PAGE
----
Beyond borders: biotechnology industry report 2013
A bold move in diabetes
A bold move in diabetes, by Orlan Boston, Partner, EY
Diabetes populations are growing at an explosive rate and are on track to fuel a global crisis. With 336 million adult diabetes patients worldwide in 2011 and 10 million newly diagnosed cases annually, the economic impact in the US alone is estimated at over US$465 billion — 11% of the nation’s adult health care expenditures.
These trends create an urgent need for pharmaceutical companies to fill, and AstraZeneca (AZ) and Bristol-Myers Squibb (BMS) answered the call in 2007 by pooling their commercial diabetes assets in a global alliance centered on two products: a DPP-4 inhibitor (Onglyza/Kombiglyze XR) and an SGLT-2 inhibitor (Forxiga).
But while the companies had a foothold in the market and their alliance enabled significant knowledge sharing, their diabetes pipeline prospects were still in an early stage of development, and most of their competitors were racing to enter and/or expand their diabetes franchises. As such, it was clear that AZ and BMS needed a bolder move to capture the rapid growth opportunities in this market and position the alliance as a leader in diabetes. However, both firms also face patent expirations that reduce their ability to make big investments individually.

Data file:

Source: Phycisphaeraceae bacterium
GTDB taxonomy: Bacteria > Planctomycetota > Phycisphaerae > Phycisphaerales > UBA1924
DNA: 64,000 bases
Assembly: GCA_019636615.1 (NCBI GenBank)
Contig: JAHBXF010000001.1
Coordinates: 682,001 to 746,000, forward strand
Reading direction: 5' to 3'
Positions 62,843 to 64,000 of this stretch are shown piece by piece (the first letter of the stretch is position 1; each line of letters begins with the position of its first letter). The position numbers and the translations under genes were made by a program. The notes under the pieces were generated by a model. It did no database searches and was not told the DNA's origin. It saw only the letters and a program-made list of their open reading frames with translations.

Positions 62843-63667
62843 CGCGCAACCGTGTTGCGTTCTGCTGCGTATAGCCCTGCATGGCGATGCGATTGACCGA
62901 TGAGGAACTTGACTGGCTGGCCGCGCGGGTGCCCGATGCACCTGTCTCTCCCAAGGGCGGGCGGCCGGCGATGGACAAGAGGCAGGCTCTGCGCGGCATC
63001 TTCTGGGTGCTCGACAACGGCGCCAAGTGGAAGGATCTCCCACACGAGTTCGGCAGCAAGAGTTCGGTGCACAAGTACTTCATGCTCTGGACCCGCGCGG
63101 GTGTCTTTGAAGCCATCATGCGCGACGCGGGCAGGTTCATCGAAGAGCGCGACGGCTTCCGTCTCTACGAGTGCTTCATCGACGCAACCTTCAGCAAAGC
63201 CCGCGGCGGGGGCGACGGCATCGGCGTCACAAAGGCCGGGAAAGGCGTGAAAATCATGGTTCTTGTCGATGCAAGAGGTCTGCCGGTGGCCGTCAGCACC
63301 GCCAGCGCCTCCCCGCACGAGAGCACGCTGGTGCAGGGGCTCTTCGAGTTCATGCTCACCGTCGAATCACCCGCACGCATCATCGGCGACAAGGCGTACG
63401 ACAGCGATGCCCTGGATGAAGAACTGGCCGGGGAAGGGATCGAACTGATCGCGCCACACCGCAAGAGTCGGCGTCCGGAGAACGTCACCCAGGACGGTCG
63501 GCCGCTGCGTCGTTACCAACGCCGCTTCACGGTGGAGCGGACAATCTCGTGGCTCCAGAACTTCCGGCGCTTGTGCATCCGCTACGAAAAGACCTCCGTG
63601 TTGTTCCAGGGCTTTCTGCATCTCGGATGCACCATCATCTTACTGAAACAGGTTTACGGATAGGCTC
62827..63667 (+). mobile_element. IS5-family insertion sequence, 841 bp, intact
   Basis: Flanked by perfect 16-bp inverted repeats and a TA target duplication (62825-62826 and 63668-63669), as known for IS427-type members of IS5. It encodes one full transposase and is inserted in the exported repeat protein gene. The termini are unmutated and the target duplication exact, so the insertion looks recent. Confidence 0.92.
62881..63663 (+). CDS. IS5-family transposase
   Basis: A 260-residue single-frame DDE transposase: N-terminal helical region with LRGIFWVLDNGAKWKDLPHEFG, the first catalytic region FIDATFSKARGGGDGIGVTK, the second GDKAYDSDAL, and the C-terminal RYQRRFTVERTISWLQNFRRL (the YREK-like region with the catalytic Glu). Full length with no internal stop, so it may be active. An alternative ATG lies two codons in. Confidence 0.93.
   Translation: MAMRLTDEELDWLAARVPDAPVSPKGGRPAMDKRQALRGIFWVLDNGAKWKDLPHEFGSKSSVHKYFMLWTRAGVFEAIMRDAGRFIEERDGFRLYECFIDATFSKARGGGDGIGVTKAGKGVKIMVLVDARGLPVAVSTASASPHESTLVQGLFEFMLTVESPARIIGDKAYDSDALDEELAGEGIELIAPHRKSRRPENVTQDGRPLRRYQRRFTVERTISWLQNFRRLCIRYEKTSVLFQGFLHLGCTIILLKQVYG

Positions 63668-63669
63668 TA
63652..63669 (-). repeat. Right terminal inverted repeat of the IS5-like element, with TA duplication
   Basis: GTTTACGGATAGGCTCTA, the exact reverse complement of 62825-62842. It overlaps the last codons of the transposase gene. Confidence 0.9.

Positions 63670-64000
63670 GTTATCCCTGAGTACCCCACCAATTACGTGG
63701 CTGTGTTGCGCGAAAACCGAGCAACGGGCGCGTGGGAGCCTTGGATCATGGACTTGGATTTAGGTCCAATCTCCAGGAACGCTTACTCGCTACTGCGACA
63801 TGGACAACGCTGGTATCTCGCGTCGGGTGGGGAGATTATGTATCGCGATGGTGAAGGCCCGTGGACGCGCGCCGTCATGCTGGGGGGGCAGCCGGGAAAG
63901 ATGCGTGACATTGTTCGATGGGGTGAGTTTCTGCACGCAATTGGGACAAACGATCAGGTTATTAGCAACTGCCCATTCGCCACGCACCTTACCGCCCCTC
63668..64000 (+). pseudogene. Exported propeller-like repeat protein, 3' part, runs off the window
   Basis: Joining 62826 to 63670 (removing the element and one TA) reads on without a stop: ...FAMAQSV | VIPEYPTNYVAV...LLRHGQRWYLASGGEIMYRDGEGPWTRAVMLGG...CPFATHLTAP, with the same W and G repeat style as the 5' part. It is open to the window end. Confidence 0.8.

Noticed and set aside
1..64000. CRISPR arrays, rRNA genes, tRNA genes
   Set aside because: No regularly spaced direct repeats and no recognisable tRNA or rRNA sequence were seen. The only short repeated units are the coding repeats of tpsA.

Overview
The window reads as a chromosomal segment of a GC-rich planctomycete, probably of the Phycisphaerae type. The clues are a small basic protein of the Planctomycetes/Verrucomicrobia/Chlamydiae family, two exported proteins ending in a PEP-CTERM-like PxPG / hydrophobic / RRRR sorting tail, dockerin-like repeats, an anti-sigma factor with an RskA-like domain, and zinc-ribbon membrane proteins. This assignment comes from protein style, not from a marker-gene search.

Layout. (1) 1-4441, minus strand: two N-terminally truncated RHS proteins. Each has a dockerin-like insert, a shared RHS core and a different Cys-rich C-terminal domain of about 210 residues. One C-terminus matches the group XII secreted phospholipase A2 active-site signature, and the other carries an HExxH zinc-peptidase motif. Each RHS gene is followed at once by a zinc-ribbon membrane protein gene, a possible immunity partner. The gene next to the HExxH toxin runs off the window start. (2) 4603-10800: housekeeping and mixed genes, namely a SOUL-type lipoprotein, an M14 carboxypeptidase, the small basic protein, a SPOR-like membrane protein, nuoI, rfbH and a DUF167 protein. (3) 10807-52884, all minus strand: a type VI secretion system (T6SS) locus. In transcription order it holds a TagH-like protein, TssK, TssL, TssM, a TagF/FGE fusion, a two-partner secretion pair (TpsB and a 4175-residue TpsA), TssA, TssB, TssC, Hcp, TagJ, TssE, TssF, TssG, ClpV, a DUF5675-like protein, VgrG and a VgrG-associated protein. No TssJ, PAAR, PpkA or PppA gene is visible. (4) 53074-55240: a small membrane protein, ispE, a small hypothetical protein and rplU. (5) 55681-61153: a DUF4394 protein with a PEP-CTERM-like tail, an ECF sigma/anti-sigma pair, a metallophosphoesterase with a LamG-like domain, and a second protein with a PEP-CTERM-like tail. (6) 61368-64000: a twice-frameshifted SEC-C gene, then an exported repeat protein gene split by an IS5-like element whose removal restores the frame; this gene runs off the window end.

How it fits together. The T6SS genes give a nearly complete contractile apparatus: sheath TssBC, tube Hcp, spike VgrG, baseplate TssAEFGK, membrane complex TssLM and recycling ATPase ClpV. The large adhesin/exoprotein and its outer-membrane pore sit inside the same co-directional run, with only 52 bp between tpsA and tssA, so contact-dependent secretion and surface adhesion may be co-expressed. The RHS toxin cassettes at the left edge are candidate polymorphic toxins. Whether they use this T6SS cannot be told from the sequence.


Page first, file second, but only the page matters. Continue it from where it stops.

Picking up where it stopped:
The solution to this challenge came in the form of the largest biotech deal of 2012 and perhaps one of the most complex in recent memory, a novel acquisition involving four parties.
Under the deal terms, AZ and BMS would jointly purchase Amylin Pharmaceuticals — a San Diego-based biotech company focused on diabetes — along with rights from Eli Lilly and Company to commercialize Amylin products globally. BMS served as the primary acquirer in this US$7 billion deal (US$5.3 billion in equity, US$1.7 billion of assumed debt including amounts due to Lilly).
AZ contributed half of this amount in cash to gain rights to half the profits from the Amylin products plus an additional US$135 million to acquire equal governance rights related to alliance strategy and financial decisions. Structuring the deal with a single acquirer (BMS) — something that was enabled by the trust built over the years the two companies spent as alliance partners — helped accelerate its closing.
The deal gives the alliance a portfolio of the three fastest-growing drug classes in diabetes. It gives them access to the GLP-1 agonist market, including Bydureon, the world’s first weekly GLP-1, and Amylin’s pipeline of product extensions already under way. The transaction also generates significant operational cost synergies — estimated at 30% of R&D and SG&A expenses in 2013. By pooling resources, AZ and BMS were able to make a bold move in the market and strengthen their relationship both financially and organizationally.
But as with any transaction this large, the deal comes with complexities. The global integration of the Amylin acquisition — by far the largest in recent history for both AZ and BMS — will be jointly managed across the more than 80 markets served by the two firms. To address this challenge, the companies are collaborating more closely and have even created a joint, co-located diabetes organization within the US.
The result: the companies’ global diabetes alliance is stronger than ever, positioning them to grow and innovate more quickly in a rapidly growing market.